Are novice pitchers becoming more popular as spring training gets shorter?

Are novice pitchers becoming more popular as spring training gets shorter?

We spend a lot of time here discussing fantasy baseball pickups. We acquire and hold our fair share of stocks. But every now and again, the story is about a drop. And, Mark Melancon, it’s nothing personal, but it’s time for me to move on. I’ve had enough of the endless sadness. It’s not about me; it’s about you. Goodnight and goodbye. Melancon has had a successful career. He has 250 career saves and has twice led the majors in saves. Last season, he led baseball with 39 handshakes for San Diego.

I only had one Melancon share, in a deliciously-fun 8×8 head-to-head league I compete in. We should have a talk about fantasy baseball formats before the 2023 season; I’d like to encourage people to give head-to-head a try. It’s fun to have a weekly carrot placed in front of you, and a specific rival to root against. We have five weekly moves to consider, and there’s some fun strategy involved. There’s a playability in this format that I really enjoy.

But Melancon is currently in his age-37 season, and his strikeout rate has been under league average for most of his career. This year, the line is flat-out ugly: 10.1 IP, 18 H, 11 R, 8 ER, 3 BB, 4 K. Even if we cut him a break for the usual batted-ball bad luck mumbo jumbo, this looks like a pitcher who could be near the end of his usefulness; his fastball is barely over 90 mph these days. Soft rock gets scary at the end of a career arc. We have to be fair when we appraise Melancon’s recent slump (he was torched for four runs Wednesday against Miami, and also for four runs last week against Colorado) — he did miss about a week with Covid-19. Perhaps he’s simply dealing with fatigue. The Diamondbacks call Melancon’s slump a mechanics issue — teams always say that, and sometimes it’s even true — and Melancon hasn’t lost his closer job yet. He’ll get more time to fix things.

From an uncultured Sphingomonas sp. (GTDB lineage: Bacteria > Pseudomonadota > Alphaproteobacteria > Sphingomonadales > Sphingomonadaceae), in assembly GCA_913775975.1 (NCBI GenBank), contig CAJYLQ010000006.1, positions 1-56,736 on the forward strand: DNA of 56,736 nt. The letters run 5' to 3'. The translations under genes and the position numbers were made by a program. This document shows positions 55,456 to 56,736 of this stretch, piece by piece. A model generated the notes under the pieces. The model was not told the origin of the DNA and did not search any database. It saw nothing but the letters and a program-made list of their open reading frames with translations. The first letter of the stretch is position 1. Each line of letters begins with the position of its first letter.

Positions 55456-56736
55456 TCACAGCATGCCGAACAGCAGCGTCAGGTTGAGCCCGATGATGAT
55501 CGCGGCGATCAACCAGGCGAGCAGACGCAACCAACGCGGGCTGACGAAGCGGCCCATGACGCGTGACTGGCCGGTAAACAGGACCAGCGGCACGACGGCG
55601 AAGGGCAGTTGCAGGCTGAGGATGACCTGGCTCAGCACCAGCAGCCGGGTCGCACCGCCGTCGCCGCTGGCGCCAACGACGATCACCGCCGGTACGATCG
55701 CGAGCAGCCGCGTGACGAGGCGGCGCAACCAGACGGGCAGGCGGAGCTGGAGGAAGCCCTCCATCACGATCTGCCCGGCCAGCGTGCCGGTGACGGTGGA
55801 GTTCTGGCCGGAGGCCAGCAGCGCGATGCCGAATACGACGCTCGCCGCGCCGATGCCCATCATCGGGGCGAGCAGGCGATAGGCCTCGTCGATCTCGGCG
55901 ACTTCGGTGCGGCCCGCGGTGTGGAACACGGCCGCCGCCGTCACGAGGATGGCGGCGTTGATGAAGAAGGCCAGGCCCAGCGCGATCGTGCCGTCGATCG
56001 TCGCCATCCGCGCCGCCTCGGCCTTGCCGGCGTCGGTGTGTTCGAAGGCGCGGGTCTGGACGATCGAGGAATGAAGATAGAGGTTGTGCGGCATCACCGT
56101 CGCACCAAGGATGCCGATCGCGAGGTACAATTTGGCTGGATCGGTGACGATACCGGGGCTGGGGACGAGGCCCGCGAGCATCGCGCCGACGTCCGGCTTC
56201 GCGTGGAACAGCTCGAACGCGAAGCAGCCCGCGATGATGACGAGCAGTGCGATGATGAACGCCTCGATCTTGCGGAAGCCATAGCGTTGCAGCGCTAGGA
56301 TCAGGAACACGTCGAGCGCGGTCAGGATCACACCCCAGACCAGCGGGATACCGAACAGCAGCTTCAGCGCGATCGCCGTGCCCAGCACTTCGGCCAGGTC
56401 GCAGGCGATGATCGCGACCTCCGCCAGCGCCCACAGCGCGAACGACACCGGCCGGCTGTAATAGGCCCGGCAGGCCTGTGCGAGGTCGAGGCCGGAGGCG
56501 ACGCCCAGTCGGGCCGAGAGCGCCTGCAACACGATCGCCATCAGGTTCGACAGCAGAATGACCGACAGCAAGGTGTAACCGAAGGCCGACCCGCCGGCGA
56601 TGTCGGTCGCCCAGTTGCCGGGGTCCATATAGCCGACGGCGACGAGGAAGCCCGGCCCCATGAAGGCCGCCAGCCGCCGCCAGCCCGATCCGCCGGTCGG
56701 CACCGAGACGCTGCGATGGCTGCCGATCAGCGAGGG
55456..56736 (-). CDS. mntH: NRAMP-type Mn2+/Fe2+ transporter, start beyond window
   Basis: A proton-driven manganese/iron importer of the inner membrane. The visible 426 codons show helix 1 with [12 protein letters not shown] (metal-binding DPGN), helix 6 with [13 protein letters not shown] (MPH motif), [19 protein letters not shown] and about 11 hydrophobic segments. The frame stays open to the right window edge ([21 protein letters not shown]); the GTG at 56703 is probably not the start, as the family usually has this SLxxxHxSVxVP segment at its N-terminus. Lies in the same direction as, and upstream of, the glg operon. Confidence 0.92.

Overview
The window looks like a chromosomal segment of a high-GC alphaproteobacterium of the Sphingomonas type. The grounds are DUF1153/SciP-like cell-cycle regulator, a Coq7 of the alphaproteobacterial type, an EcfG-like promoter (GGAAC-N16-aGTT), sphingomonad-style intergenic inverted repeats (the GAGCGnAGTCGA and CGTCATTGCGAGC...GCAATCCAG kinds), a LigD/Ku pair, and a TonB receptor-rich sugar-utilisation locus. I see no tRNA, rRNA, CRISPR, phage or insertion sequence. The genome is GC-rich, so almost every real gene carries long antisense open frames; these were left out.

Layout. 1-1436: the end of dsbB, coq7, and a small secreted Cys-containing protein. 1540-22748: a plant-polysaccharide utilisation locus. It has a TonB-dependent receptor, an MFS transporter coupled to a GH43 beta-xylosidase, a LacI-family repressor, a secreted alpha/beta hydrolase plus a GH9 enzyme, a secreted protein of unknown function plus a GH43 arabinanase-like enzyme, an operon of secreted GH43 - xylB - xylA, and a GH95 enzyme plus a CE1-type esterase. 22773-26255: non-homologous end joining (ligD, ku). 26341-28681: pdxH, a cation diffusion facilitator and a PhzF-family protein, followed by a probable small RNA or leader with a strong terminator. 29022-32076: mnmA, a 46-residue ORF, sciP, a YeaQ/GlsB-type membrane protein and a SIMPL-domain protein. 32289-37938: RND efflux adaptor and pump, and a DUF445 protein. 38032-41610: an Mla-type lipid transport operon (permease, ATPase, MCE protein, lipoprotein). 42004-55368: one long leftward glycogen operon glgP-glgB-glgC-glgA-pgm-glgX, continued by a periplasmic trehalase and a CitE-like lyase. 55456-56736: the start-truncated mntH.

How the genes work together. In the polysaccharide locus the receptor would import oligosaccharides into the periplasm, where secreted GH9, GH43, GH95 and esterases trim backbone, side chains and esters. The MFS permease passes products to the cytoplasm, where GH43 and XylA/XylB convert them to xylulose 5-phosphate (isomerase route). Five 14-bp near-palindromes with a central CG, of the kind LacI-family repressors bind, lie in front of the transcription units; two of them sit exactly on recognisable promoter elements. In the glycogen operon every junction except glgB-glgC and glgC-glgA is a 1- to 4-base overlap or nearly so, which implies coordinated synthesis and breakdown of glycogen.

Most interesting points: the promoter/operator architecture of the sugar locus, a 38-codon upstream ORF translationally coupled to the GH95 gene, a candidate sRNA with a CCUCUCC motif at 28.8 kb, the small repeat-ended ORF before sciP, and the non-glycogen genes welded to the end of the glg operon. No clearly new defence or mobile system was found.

The league has 12 managers. Some teams went after saves aggressively, and some are punting. I did a semi-punt but came away with Corey Knebel, Tanner Rainey and Melancon. I’ll have to decide how much I want to turn into the skid. It’s a lot easier to junk closers when it’s a head-to-head format and the save is just one category out of 16.

This felt like a low-upside, low-floor situation. And sometimes I just need some fresh blood anyway, the fantasy manager’s version of retail therapy.

It’s plausible that Melancon will right the ship and start closing smoothly, but I can live with that. He’s on a team not expected to contend, or even finish above .500. If he’s closing games regularly come July, he’ll probably be traded. If he continues to scuffle, he’s likely to get replaced.

For what it’s worth, Dane Dunning was my corresponding add. In this format, any quasi-reliable starting pitcher has value. The eight pitching categories reward steady volume — innings, wins, saves, walks, strikeouts, ERA, WHIP and quality starts. Dunning might never be a true ace, but he’s shown positive signs in his last three starts. He’s also averaging about a strikeout per inning.

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